# Motion in 2 dimentions relating $\delta x$ to $\delta y$ [closed]

In a self exercise i was trying to solve this users question https://physics.stackexchange.com/questions/163822/what-is-the-initial-velocity-if-angle-and-range-is-given

My aim is 1) not to use the standard equations of motion but rather calculus; 2) to improve my ability to solve these type of questions.

The question states that the angle at which the projectile is launched is $45^\circ$. We know that $v_x=v_y$ which makes the calculations easier.

I started by $v_f=v_i+\int^{t_f}_{t_i}(a)dt$ thus $0=v_i-9.8\int^{t_f}_{t_i}dt$ and $v_i=9.8t$

$s_f=s_i+\int^{t_f}_{t_i}(v)dt$ in the y direction $s_f=0+\int^{t_f}_{t_i}(9.8t)dt$ in my first atempt i substituted $s_f$ for 12.5 since $v_x=v_y$ but this is obvoiusly wrong since $s_i$ will not reach 12.5m in $y$ displacement due to gravity, but what i know it in this interval the displacement in $x$ will be 12.5m

Any advise? to continue from here in relating the displacement in the $x$ axis to that in the $y$ axis

ps. I can see that the final answer should be given $v=\sqrt{v_x^2+v_y^2} 45^\circ$

• Why is the final velocity zero? If a ballistic rocket is launched, the place on which it falls is terribly damaged. So, the final velocity isn't zero. Feb 7, 2015 at 19:38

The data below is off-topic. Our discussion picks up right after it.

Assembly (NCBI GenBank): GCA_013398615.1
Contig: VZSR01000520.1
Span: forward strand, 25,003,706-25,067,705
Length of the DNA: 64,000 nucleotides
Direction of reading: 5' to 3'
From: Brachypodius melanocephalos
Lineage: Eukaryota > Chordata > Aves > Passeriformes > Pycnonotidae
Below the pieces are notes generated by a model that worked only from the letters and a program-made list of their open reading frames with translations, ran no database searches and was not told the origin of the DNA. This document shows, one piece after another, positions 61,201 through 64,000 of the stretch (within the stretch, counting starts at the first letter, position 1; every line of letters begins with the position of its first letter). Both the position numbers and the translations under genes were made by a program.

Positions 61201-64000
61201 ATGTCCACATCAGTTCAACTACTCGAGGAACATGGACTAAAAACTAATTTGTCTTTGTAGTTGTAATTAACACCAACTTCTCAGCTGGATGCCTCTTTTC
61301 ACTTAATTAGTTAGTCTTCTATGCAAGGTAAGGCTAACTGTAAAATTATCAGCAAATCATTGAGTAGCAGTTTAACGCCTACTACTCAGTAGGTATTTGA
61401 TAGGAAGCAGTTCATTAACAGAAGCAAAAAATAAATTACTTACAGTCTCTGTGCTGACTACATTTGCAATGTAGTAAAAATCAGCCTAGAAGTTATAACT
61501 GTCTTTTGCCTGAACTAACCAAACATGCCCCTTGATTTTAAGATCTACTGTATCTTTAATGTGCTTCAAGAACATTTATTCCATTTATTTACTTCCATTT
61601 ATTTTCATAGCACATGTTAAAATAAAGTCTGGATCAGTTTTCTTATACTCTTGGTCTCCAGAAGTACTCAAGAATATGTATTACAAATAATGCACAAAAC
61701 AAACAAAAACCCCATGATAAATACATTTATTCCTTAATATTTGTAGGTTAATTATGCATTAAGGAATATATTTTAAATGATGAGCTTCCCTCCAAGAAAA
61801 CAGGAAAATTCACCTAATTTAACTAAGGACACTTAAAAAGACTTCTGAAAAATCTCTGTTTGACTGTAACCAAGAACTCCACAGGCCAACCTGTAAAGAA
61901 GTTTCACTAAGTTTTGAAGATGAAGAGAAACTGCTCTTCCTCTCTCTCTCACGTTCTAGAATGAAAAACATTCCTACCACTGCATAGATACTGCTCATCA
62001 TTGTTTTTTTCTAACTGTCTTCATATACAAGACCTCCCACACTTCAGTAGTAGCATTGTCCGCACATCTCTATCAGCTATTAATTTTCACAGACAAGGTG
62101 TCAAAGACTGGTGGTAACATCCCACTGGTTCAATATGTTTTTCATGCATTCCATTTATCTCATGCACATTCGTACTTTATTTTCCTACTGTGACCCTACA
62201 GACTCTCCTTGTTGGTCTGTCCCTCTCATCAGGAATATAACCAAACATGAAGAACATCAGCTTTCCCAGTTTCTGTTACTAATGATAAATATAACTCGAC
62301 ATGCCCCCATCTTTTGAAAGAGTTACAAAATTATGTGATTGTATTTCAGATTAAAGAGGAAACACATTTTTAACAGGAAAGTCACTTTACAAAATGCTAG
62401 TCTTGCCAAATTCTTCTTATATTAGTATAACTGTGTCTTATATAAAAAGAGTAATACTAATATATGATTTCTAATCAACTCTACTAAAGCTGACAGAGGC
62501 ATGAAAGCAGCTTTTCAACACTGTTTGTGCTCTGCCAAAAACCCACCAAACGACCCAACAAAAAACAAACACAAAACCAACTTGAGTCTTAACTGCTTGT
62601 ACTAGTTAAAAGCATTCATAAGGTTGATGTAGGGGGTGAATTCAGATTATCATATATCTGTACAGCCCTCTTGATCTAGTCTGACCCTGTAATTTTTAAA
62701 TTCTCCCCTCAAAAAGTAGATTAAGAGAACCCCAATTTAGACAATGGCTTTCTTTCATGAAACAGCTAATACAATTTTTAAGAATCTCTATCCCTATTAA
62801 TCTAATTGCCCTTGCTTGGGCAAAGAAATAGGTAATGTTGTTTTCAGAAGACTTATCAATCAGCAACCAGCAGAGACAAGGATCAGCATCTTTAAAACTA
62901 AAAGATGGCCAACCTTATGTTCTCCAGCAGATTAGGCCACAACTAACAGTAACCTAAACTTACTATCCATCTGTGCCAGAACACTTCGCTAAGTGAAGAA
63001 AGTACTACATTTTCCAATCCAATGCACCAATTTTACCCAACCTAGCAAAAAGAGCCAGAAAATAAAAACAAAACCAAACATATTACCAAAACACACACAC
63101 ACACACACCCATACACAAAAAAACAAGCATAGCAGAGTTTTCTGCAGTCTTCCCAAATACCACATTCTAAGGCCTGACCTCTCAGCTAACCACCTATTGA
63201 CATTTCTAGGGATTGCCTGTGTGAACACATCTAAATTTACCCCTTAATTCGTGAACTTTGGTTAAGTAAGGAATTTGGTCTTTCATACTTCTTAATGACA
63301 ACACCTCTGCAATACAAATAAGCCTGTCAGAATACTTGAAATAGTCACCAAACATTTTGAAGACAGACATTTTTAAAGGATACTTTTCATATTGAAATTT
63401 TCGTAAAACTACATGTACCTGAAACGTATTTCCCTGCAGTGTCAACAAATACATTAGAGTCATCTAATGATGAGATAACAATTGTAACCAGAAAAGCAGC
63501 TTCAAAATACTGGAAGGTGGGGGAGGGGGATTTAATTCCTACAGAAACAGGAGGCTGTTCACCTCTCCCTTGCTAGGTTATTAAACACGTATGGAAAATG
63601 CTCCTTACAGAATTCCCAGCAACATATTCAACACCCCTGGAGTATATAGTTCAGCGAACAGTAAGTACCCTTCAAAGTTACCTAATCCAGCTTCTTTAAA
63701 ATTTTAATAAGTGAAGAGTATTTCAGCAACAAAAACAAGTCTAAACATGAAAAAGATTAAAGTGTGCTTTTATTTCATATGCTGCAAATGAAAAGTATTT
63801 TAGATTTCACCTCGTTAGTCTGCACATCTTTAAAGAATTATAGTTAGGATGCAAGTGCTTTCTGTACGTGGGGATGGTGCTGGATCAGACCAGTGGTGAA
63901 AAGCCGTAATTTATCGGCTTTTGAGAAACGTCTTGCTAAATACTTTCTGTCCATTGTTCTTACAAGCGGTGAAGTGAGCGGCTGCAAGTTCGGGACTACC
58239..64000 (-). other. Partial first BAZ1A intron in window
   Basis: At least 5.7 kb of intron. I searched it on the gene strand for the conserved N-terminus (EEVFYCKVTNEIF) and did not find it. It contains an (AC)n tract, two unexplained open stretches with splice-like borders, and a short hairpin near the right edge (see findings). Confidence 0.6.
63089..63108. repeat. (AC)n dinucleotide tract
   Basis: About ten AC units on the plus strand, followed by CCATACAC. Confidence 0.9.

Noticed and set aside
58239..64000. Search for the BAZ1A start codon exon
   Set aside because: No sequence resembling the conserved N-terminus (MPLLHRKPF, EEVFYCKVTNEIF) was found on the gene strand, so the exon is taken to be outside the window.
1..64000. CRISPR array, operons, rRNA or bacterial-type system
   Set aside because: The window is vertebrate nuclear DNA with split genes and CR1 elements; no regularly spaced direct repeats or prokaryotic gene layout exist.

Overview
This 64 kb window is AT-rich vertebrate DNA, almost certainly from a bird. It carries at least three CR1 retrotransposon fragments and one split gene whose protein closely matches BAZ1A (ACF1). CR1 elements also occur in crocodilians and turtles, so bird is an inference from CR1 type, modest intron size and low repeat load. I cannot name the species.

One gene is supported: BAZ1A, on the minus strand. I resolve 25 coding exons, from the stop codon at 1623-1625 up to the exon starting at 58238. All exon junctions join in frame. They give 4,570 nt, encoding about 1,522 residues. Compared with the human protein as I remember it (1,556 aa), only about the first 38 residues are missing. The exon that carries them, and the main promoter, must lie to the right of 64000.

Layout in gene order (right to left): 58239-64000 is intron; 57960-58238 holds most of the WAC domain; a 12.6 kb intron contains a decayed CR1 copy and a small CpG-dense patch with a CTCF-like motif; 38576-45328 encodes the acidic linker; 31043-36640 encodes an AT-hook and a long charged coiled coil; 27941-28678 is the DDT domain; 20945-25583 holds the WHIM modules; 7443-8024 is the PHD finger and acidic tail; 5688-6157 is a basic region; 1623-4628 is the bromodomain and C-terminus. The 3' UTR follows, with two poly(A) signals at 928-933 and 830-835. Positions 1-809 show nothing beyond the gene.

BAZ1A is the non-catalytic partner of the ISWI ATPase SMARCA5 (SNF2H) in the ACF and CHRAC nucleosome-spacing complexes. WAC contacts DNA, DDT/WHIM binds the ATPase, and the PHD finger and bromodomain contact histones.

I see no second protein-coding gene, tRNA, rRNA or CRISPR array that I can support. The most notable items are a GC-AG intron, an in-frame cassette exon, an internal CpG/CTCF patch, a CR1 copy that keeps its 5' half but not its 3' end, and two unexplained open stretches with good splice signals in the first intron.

• Final velocity in the $y$ must be zero as this is where the arrow reverses direction back to ground level Feb 7, 2015 at 19:40

You don't have to use the standard equations of motion, you can just deduce them from Newton's laws:

You have a force $\mathbf{F}=m\times -9.8 \: \mathbf{\hat{e}_y}$ acting on the arrow. Newton's second law is $\mathbf{F}=m\frac{d\mathbf{v}}{dt}$. Integrating for the $x$ and $y$ coordinates yield:

$$\frac{dv_y}{dt} = -9.8$$

$$\int_{v_{yi}}^{v_{y}}dv_y = \int_0^t-9.8dt$$

$${v_{y}}-{v_{yi}}=-9.8t$$

$$\frac{dv_y}{dt} = v_{yi}-9.8t$$

$$\int_{y_i}^{y}dv_x = \int_0^tv_{yi}-9.8dt$$

$$y=y_i+v_{yi}-4.9t^2$$

And for the $x$ coordinate:

$$\frac{dv_x}{dt} = 0$$

$${v_{x}}-{v_{xi}}= 0$$

$$x-x_i=v_{xi}t$$

These are the parametric equations of motion for projectiles in uniform gravity. Solve the first one for $t$, given the initial velocity and starting and ending on the ground $x_i=x=0$, to get the time it takes for the arrow to fall to the ground, then plug that into the second equation to get the initial velocity, given the distance traveled horizontally ($y-y_i$).